A little too late for that? You're the boss, fire him! As an independent owner you have the implicit right to do so. You owe it to the health of your agency.
But there is another threat that is more difficult to detect and remove than a bad employee. One of your clients could be the culture killer. We as managers are not afraid of firing employees that damage our culture, so, what about clients that do the same? When pursuing new clients we have incorporated a series of measurements that we follow to determine if there is a mutually good fit. We look for risk takers and those that demonstrate a true desire to build the brand. But we don't always judge correctly and it can become necessary to let an account go.
For example, we had a client in need of a strong branding agency and the prospect of producing ground-breaking work was exciting for us. The problem was its "board approach" to creative approval. There were endless tweaks, changes and dictates. We were worn out trying to either accommodate or change the client's methods. Eventually, there was a very abusive interaction with the account executive, who was just doing his job by defending the creative. It became evident that this client's approach was damaging to our agency's culture. End of relationship, period. Turning accounts away is a rough decision, but can sometimes be a smart investment in the people of your agency.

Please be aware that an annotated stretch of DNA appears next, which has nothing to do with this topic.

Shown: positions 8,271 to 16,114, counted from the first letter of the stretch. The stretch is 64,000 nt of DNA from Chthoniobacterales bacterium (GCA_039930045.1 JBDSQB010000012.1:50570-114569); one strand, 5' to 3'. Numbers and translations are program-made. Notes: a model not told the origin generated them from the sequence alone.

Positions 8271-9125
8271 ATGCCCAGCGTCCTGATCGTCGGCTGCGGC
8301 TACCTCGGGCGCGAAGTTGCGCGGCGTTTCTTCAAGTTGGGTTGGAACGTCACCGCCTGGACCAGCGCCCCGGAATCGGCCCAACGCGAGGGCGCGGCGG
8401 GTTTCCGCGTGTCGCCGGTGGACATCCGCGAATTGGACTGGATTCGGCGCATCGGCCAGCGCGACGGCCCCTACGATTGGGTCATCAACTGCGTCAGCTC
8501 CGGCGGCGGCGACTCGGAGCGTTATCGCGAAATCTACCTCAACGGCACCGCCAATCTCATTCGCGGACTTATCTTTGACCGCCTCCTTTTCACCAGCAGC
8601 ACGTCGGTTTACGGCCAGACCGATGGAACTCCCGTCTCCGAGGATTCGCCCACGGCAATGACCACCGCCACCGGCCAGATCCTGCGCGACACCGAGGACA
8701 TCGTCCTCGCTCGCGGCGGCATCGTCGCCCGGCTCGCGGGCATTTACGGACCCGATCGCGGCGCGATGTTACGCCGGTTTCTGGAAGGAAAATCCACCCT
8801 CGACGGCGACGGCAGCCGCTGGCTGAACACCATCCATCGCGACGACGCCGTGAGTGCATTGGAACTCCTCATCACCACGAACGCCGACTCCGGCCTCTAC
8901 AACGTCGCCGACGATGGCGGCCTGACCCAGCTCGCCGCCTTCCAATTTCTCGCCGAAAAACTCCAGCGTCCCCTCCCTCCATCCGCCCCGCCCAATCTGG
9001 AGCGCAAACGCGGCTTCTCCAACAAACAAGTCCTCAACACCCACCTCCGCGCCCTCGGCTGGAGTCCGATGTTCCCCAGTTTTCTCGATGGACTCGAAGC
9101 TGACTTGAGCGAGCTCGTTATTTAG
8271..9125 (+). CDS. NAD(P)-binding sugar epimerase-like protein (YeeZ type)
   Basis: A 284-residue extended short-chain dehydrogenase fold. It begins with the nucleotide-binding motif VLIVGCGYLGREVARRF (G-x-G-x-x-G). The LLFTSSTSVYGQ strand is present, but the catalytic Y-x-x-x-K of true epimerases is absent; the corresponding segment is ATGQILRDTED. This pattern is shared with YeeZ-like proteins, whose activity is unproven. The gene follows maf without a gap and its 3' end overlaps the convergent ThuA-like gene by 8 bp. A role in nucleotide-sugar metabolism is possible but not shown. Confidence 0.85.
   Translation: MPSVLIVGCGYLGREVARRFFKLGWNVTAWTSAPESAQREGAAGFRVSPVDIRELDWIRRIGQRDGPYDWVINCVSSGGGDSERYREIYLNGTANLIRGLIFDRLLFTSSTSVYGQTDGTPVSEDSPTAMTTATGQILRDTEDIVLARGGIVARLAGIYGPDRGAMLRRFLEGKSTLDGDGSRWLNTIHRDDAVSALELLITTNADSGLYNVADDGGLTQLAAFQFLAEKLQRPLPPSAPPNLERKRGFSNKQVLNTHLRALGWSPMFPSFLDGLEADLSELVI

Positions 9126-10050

In another instance, we had a sizable account and had launched many new products for the client. We enjoyed our relationships with the marketers of this company. However, after some time project after project was being asked for on a rush basis. Our assignments became less and less strategic and more dictated. What's worse is that the client began putting its projects up for "auction," playing agencies against each other in a game of financial limbo – "How low can you go?"
Since this was a large account, we hoped things would change, but the work was creating a growing faction within the agency. There were those who knew that they were "saved" to work on the more visionary accounts (that allowed us to build a brand) vs. those who were the "workhorses" of the agency, relegated to more executional (albeit more profitable) projects. I soon realized that I was putting profits before people. My bad. We ended the relationship. This decision has rocked our bottom line, but in the long run we knew that it would be more detrimental to allow this clients' regard of advertising agencies to control our culture.
I've since learned the value of taking the time to regularly re-evaluate client relationships and ending the unhealthy ones. While there are certainly relationships worth trying to repair, there are those that simply must be killed off. You can only benefit by ending the relationships with culture killers and in turn protecting the people that are your agency.